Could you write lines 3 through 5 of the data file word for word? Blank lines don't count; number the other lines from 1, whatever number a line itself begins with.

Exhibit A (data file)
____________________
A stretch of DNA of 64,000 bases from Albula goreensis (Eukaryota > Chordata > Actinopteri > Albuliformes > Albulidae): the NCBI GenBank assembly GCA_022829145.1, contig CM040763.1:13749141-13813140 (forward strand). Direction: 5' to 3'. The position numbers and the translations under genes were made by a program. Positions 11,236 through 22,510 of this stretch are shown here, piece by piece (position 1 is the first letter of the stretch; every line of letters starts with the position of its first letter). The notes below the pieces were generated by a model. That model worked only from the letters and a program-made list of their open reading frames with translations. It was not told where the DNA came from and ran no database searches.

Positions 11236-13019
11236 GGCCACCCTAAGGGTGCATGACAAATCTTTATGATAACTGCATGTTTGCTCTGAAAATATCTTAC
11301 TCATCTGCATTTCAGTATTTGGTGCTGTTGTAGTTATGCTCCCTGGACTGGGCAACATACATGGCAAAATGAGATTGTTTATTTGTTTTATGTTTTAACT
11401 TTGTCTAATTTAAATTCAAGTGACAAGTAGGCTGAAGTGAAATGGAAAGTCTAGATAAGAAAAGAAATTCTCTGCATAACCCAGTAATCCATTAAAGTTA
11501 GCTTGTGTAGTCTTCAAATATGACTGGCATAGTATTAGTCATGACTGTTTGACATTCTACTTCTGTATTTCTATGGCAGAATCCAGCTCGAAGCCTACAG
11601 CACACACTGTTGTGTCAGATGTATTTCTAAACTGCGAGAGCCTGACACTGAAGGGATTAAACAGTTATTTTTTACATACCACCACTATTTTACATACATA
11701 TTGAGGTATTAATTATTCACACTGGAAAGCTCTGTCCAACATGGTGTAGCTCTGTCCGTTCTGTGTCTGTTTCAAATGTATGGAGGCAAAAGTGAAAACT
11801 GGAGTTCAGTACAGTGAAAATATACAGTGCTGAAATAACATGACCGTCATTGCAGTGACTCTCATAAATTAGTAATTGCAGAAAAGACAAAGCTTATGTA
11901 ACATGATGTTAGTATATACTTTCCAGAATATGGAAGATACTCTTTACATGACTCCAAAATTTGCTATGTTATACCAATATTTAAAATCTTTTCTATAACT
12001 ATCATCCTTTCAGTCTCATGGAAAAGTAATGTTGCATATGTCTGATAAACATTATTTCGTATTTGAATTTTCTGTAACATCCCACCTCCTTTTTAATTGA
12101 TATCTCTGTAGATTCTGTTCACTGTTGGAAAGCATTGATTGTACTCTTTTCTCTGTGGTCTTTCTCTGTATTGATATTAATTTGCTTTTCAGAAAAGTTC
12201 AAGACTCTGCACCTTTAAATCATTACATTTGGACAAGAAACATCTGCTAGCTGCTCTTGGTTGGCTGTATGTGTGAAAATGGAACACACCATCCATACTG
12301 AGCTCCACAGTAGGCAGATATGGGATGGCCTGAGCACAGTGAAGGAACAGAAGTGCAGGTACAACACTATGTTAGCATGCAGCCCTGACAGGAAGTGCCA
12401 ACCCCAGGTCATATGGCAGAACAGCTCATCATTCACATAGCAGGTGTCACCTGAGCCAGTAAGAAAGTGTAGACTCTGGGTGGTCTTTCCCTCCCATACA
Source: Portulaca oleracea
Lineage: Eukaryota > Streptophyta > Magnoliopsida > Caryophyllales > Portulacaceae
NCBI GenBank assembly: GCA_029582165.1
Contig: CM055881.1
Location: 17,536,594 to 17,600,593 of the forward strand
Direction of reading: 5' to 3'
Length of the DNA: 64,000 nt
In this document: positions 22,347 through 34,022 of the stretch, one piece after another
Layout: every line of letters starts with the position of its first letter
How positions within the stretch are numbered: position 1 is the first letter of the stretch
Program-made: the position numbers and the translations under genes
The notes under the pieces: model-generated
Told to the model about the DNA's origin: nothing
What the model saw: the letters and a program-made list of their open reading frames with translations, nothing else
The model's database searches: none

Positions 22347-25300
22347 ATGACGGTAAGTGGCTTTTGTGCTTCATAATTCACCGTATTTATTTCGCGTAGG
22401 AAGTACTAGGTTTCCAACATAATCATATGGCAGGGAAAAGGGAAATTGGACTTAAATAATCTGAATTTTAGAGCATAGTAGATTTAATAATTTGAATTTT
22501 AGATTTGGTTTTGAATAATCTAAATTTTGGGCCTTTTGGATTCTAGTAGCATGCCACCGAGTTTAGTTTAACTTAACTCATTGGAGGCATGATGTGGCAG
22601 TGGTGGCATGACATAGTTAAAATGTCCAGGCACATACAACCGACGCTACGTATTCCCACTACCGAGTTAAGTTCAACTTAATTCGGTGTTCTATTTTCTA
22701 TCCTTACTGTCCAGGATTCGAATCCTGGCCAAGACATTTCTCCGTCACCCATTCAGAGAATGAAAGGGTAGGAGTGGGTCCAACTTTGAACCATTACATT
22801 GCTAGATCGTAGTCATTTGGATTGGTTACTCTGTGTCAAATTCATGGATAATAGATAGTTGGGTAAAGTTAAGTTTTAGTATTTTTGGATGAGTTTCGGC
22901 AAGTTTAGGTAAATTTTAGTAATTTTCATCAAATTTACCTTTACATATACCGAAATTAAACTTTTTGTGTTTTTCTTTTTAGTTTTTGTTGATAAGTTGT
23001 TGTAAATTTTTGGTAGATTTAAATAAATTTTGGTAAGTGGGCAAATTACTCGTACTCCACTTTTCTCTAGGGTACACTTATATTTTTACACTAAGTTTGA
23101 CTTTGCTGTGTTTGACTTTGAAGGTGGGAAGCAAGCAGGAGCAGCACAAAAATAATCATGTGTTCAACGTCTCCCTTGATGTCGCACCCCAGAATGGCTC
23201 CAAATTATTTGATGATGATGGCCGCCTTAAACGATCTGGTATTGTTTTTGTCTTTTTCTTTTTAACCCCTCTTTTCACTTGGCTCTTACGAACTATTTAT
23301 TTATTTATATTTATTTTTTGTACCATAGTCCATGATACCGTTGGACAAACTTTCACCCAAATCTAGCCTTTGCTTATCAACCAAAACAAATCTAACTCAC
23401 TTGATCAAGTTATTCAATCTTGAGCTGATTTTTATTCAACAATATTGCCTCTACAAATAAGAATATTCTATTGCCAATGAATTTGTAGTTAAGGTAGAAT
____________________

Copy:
11236 GGCCACCCTAAGGGTGCATGACAAATCTTTATGATAACTGCATGTTTGCTCTGAAAATATCTTAC
11301 TCATCTGCATTTCAGTATTTGGTGCTGTTGTAGTTATGCTCCCTGGACTGGGCAACATACATGGCAAAATGAGATTGTTTATTTGTTTTATGTTTTAACT
11401 TTGTCTAATTTAAATTCAAGTGACAAGTAGGCTGAAGTGAAATGGAAAGTCTAGATAAGAAAAGAAATTCTCTGCATAACCCAGTAATCCATTAAAGTTA